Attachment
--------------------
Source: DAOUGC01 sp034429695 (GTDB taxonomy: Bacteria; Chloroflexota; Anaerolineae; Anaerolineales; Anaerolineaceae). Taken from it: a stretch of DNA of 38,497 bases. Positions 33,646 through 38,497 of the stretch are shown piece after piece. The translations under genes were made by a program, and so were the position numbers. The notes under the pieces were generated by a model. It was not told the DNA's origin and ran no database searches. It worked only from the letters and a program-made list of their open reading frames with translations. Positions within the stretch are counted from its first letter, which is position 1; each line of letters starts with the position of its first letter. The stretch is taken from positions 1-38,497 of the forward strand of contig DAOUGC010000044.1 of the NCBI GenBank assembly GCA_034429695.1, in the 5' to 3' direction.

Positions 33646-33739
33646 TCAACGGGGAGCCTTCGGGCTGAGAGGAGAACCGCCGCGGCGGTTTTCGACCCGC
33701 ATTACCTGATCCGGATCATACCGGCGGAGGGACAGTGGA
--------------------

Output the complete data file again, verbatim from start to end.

Source: DAOUGC01 sp034429695 (GTDB taxonomy: Bacteria; Chloroflexota; Anaerolineae; Anaerolineales; Anaerolineaceae). Taken from it: a stretch of DNA of 38,497 bases. Positions 33,646 through 38,497 of the stretch are shown piece after piece. The translations under genes were made by a program, and so were the position numbers. The notes under the pieces were generated by a model. It was not told the DNA's origin and ran no database searches. It worked only from the letters and a program-made list of their open reading frames with translations. Positions within the stretch are counted from its first letter, which is position 1; each line of letters starts with the position of its first letter. The stretch is taken from positions 1-38,497 of the forward strand of contig DAOUGC010000044.1 of the NCBI GenBank assembly GCA_034429695.1, in the 5' to 3' direction.

Positions 33646-33739
33646 TCAACGGGGAGCCTTCGGGCTGAGAGGAGAACCGCCGCGGCGGTTTTCGACCCGC
33701 ATTACCTGATCCGGATCATACCGGCGGAGGGACAGTGGA